2009/12/29

On writing political blog posts

How does one best think about the process of getting one's words and thoughts across to an audience? When I compose my letters to the newspaper editor (Usually on political subjects) for inclusion on the letters page, I often think of myself as a citizen writing to a politician.

What does a politician care about? Getting re-elected.

What does the politician do to achieve that? Deliver the right results to people who care about the issues (No point in expending effort and energy getting, say, the Darfur situation under control if nobody particularly cares about it).

How does a politician know that a citizen cares about an issue? If the citizen demonstrates a knowledge of the subject, if the citizen has a command of the facts concerning the issue and can identify the groups or persons involved with the issue.

Good spelling and accurate identifications are important. If you refer to Planned Parenthood as an anti-abortionist group or refer to Senator Joe Lieberman as the Republican Senator from Vermont (He's an independent from Connecticut), your politicians' assistants will go ahead and take some statistics from your letter, where you're writing from, your age and gender, party you normally vote for, etc. But your letter will then get tossed into the recycling bin and you'll go into a category that says "These people don't really care enough about the subject that there's any real concern about delivering on this issue."

For writing a non-fiction, political piece for the public, I sometimes like to think of myself as a speaker in a carnival sideshow tent. Potential readers are strolling down the carnival fairway, checking out the signs on each tent, wondering whether they wish to allocate a few minutes of their day to going into the tent and hearing what the speaker there has to say.

Each tent has a sign that tells people strolling down the fairway, i.e., your potential readers, the title of your piece and normally your name. More expansive websites will also offer the writer a short space in which to describe
what their piece is all about. A few people wander in and take their seats on the benches provided. The writer comes out onto the small stage and delivers his or her piece. The first few sentences are critical. If the writer just sort of rambles and makes vague, unsupported statements or makes wild, hyperbolic accusations or goes off into a description of something that's kind of beside the point that the audience came into the tent for, well, people will leave. They'll go back out onto the fairway, i.e., they'll click the "back" arrow on their browser, and they'll stroll on to read something else.

Traditionally, newspaper pieces are very deliberately written with short attention spans in mind. What provoked the writer to write about the subject is clear from the title and the first few sentences. They'll try and front-load all of the important information in the piece so that the average reader only needs to get the first few paragraphs in order to get the basic who, what, where and when of the things that are being discussed. More concerned readers can keeping reading for the "why" aspect and for related, relevant information. Sneaky newspaper writers will "hide" information back there so that only a few readers get it, but so that the paper can claim "we covered that."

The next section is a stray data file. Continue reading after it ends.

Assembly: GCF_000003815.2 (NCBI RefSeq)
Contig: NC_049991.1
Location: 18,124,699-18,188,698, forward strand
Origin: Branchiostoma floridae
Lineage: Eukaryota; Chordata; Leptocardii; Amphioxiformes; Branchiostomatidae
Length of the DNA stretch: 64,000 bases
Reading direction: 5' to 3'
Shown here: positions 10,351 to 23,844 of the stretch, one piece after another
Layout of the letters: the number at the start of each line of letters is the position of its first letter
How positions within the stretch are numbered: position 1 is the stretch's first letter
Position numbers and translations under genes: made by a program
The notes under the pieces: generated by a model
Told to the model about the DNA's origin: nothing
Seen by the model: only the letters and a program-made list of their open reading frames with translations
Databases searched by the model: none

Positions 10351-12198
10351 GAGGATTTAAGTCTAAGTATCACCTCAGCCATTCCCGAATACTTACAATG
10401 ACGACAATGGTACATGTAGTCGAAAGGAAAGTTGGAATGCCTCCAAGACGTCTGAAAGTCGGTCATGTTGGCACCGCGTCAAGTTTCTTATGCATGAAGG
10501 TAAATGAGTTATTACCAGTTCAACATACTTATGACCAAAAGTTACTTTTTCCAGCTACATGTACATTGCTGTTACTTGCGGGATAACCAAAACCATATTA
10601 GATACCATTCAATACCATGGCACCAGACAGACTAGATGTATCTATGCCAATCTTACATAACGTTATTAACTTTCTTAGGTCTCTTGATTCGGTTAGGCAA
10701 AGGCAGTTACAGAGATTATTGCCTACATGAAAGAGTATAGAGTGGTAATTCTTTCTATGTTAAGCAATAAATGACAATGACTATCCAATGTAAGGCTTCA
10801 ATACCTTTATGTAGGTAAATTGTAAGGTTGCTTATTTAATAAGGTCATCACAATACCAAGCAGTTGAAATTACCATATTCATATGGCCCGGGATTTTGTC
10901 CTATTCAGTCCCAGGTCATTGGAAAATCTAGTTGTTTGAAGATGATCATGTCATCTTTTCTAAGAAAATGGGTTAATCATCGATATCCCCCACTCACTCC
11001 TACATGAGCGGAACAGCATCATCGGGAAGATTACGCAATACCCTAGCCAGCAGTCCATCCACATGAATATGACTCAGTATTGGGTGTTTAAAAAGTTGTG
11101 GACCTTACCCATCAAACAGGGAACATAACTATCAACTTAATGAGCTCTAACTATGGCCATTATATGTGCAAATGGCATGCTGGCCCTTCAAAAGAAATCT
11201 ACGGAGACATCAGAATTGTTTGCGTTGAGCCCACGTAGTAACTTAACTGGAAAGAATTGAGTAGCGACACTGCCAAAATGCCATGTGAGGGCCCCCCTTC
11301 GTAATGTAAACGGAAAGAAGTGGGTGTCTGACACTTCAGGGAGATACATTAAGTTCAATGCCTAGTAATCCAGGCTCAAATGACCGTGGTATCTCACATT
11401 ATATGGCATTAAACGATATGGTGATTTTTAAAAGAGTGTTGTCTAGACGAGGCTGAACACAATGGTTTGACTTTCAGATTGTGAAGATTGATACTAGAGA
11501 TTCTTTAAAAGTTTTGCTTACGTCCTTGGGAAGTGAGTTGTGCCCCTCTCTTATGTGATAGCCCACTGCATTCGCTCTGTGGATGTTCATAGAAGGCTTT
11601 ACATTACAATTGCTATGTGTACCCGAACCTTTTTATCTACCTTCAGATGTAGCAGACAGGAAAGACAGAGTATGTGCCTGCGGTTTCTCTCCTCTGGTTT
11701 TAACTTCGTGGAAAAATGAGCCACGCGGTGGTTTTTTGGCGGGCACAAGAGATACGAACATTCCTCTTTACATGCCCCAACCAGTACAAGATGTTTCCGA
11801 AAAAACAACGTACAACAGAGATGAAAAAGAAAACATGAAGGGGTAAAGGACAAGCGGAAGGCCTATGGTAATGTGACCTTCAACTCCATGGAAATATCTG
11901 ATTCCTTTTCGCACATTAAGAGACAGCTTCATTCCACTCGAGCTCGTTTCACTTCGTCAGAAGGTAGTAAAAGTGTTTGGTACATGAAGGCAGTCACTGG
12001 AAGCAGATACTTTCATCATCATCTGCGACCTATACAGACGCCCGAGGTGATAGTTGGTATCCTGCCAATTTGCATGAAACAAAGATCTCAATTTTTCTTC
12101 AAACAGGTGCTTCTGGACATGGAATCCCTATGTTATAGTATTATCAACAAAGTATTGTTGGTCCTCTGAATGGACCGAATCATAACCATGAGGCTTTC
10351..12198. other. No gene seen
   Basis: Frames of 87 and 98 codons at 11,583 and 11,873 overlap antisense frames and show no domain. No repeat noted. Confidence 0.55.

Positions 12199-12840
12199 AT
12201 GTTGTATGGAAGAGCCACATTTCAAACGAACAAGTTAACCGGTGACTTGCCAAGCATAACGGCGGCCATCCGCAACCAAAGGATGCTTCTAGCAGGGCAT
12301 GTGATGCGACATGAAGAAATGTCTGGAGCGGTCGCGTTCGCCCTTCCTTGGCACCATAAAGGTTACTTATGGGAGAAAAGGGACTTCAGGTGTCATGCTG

My own personal preference is for the writing style termed "radical clarity," where the writer delivers a piece and it's not necessarily clear why the writer felt provoked to write it in the first place. The event that provoked the writer of the piece can be presented after the writer fills in the context so that the reader fully understands just why the event energized the writer to write the piece.

The essential point is that there's no one way to write the first few sentences. If one is using a traditional news template, one must begin with the essential, bare-bones facts. If one is doing a "radical clarity" piece, one begins with a detailed description that brings the reader fully up to speed before the writer fills them in on the who, what, where and when of the provocative event. There are, of course, numerous other styles that call for still more approaches.

The essential take-away though, is that one must give one's opening a good deal of thought. "Okay, the audience was just out on the fairway, strolling along and enjoying the sun. They came into my sideshow tent because I promised them a worthwhile show. The show can be amusing or entertaining or thought-provoking or what have you. But the pressure is on and they'll get up and walk out if my first few sentences don't get their attention."

After their attention is attained of course, comes the further hard part of rewarding the audience for sticking around by delivering worthwhile information, amusement, etc.

2009/12/15

So what's Corsi up to TODAY?

Jerome Corsi claims on WorldNetDaily that President Obama's e-e-evil-l-l plan for world domination, or at least domination of the US, a country that he became president of about a year ago, has three critical elements that Obama's organization of e-e-evil-l-l-l henchmen (ACORN) is following: